The Islamic Republic’s discriminatory practices against religious and ethnic minorities might have also played a role in the mistreatment and eventual death of Mahsa Amin, an ethnic Kurd.

In the past 43 years, the world has witnessed the Islamic Republic’s institutionalized oppression of women, brutal treatment of dissidents, arrests of people on trumped-up charges, murders of innocent people in police custody, outrageous lies to explain away its crimes, and persecution of ethnic and religious minorities.

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However, the Islamic Republic committed all of these crimes against one young woman this time, providing the Iranian public a conduit for releasing a pent-up anger that has been boiling for the past four decades.

The slogan “Women, life, freedom” encapsulates Iranian society’s wishes, hopes, and demands.

The word ‘women’ in this slogan denounces the systematic discrimination and humiliation of women, which are half of the Iranian population.

The word ‘life’ in the slogan defies a bloody and violent culture promoted by a state that holds martyrdom as its sacred cornerstone. While Ayatollah Ruhollah Khomeini’s 1979 Islamic Revolution glorified martyrdom, the current revolution in Iran celebrates the sanctity of life.

Social, political, and individual freedoms have been non-existent under the Islamic Republic’s rule in the past four decades. The regime refuses to and is unable to give freedom to its citizens, because any form of freedom will undermine the Islamic Republic’s authoritarian governing system.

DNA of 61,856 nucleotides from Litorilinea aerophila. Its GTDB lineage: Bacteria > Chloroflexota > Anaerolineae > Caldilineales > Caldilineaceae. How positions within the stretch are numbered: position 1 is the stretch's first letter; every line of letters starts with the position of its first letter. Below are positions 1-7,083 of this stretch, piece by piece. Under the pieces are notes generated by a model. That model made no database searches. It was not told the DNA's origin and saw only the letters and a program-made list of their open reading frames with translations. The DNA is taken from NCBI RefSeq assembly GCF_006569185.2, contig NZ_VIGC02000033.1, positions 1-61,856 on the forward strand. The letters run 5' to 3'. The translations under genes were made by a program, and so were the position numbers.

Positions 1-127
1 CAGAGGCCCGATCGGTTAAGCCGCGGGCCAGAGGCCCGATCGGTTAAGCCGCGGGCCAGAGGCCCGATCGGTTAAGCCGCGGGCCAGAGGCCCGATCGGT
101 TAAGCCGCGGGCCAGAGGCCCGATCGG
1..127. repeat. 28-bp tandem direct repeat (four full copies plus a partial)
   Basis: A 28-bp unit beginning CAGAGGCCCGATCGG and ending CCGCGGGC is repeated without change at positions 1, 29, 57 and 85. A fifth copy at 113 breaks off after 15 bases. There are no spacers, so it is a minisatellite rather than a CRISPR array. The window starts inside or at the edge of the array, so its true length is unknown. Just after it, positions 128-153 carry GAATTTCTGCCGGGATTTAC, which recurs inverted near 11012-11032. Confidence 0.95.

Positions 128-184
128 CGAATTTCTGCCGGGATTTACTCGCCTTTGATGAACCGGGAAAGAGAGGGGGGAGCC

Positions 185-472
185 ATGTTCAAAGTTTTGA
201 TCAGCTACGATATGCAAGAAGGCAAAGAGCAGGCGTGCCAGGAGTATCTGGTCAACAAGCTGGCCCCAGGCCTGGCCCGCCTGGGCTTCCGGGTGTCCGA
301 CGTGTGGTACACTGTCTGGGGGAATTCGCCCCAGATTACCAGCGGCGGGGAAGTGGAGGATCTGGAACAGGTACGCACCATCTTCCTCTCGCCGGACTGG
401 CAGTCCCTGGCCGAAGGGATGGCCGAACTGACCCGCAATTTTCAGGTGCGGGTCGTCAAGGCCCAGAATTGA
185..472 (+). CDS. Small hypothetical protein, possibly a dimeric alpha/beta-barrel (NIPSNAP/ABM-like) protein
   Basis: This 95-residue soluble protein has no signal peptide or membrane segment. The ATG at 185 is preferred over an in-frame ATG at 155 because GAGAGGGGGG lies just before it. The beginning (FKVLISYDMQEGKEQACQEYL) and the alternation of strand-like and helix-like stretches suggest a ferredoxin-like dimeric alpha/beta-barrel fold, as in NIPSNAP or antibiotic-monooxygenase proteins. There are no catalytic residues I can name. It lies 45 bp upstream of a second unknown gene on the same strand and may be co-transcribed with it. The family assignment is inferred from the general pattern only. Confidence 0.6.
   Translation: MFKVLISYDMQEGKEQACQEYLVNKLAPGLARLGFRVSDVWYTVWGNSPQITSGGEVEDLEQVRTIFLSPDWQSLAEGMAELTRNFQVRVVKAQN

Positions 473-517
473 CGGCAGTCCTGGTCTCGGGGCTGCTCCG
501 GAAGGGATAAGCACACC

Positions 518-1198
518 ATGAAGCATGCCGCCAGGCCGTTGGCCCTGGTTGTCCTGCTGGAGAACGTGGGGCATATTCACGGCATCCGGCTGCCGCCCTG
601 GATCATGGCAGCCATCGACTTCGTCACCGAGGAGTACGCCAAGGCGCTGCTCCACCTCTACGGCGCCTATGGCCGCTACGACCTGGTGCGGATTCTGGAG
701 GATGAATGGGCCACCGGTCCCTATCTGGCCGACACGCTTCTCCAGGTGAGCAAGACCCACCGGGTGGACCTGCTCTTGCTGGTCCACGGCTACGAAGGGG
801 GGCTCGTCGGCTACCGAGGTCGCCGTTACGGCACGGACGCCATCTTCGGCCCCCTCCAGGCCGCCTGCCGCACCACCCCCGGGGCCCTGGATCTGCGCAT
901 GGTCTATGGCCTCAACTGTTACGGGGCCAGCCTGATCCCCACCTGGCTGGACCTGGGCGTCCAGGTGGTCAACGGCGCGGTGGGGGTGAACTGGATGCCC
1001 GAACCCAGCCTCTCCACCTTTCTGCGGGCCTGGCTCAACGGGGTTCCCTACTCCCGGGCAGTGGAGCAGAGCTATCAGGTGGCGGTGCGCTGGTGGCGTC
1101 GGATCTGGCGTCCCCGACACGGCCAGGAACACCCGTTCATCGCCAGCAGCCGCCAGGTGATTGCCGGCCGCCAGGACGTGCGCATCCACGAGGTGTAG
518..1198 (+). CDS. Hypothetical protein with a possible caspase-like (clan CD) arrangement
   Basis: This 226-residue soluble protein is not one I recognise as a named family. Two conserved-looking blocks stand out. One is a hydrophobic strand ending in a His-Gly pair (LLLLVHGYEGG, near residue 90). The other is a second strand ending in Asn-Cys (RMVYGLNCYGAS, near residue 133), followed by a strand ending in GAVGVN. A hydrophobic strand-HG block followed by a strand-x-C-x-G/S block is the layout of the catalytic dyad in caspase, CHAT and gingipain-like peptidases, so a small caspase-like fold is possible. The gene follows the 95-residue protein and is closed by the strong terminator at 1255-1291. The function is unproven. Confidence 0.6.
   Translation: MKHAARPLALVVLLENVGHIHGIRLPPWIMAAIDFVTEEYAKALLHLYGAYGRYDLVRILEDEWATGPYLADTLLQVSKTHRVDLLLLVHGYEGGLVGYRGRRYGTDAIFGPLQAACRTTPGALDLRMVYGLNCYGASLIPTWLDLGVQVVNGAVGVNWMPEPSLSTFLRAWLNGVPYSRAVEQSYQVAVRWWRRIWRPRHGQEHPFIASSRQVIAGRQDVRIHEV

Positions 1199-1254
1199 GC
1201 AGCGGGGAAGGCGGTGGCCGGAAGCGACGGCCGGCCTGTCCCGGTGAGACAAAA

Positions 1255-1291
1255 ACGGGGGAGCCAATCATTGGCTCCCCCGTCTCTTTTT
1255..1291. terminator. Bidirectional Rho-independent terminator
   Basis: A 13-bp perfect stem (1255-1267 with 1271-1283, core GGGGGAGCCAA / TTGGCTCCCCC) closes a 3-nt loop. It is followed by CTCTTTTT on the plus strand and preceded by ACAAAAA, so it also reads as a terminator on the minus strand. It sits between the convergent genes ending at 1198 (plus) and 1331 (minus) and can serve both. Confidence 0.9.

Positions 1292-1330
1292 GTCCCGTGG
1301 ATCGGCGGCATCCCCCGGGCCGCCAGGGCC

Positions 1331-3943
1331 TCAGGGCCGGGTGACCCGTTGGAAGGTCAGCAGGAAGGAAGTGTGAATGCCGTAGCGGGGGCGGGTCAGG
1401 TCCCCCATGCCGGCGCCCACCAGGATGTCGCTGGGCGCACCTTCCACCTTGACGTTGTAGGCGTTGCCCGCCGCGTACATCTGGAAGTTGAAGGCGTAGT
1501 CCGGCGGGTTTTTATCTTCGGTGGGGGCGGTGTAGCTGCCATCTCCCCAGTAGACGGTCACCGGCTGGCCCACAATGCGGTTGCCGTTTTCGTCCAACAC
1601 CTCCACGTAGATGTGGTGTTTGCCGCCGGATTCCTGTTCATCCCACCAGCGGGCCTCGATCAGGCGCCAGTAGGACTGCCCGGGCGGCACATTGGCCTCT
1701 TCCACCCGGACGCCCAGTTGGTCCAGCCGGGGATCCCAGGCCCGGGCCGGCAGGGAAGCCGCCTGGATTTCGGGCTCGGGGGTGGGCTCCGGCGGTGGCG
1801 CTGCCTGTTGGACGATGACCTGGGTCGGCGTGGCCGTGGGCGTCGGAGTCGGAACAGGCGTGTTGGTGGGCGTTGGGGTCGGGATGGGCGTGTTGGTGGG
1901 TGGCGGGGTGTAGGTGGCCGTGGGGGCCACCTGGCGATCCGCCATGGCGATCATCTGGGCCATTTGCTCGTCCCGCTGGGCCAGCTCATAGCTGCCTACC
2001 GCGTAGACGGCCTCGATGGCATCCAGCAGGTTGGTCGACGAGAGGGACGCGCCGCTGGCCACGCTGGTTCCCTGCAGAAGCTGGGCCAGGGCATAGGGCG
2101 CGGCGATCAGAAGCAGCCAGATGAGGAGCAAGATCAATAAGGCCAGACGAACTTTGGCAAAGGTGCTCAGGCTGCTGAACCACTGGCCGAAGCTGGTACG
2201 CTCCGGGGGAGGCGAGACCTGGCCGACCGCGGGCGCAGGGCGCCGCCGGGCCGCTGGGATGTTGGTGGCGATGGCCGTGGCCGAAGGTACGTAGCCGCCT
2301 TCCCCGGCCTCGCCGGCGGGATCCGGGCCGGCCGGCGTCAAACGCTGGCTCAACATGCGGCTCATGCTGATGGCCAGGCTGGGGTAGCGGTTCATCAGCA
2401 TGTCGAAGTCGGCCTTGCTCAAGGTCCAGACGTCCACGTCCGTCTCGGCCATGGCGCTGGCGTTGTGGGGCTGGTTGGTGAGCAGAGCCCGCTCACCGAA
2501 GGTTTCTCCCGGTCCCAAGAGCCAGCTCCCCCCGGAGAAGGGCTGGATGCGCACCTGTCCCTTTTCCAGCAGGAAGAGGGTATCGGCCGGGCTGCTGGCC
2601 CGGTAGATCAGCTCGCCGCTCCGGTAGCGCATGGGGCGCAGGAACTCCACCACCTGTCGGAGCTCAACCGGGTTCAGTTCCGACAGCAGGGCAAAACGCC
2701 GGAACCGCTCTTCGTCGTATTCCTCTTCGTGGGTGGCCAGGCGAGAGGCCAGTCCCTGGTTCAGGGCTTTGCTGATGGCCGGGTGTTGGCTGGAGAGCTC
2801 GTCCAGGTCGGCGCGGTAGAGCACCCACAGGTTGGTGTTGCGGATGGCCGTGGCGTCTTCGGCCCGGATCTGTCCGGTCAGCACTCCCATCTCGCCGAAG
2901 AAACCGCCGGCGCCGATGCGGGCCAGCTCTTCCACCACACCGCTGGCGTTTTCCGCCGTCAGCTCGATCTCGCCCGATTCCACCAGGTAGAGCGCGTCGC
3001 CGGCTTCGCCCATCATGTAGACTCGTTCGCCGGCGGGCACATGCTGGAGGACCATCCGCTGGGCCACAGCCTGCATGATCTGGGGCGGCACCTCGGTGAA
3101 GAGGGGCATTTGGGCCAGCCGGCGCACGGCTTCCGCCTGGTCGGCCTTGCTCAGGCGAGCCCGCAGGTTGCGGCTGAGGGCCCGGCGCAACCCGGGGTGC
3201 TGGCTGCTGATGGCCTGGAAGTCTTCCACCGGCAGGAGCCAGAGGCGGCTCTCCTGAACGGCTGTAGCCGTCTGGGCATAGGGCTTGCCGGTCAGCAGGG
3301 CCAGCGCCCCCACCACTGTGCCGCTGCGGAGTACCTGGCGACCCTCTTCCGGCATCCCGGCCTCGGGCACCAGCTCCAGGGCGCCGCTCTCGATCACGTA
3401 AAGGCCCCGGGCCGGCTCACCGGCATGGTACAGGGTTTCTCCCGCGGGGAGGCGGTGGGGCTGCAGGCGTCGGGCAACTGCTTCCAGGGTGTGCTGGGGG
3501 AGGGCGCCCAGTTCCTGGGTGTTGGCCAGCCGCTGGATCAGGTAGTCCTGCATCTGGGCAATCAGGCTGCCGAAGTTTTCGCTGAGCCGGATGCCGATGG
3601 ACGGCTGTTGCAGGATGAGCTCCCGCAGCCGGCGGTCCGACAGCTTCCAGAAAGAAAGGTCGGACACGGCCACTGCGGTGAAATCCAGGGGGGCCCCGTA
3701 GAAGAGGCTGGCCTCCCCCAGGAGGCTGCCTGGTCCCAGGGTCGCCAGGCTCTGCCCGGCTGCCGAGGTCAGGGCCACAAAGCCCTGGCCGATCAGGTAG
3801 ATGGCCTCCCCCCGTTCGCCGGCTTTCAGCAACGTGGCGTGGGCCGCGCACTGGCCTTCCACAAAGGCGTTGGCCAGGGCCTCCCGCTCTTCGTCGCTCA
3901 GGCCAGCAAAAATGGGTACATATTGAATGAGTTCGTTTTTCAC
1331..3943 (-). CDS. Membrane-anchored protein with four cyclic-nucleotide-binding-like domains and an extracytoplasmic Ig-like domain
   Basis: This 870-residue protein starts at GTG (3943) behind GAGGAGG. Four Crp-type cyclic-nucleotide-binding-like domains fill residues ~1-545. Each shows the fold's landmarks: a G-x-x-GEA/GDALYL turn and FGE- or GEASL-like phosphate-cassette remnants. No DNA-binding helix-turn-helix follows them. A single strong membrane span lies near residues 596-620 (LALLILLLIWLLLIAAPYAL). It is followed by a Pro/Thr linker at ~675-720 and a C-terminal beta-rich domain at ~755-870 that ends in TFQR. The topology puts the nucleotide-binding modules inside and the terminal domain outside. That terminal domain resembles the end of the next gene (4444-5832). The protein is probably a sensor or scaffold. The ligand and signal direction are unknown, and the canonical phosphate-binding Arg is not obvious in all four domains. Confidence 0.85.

#IranProtests, November 2022. KL./

Although it is impossible to predict an exact day of victory, there are signs that the “Women, life, freedom” revolution will continue until the demise of the Islamic Republic.

Revolution is a marathon run, not a 100-meter dash. It requires planning, patience, and persistence. Young people who lead the protests in big cities and small towns know this well. They do not believe any longer that a few widespread street protests can change the regime. They have devised a long-term plan and strategy, apparent in recent protests.

Strikes, protests, and a weakened state are necessary for toppling a despotic regime. Geography and demographics shape protests. People from all walks of life have recently been protesting across Iran.

The middle class joined the “Green Movement” to contest the results of the presidential elections in the summer of 2009, which handed the incumbent, Mahmoud Ahmadinejad, a second term in office.

The 2018 and 2019 nationwide protests were sparked by the high cost of living and a massive hike in the price of gasoline, which disproportionately affected the impoverished segment of the population.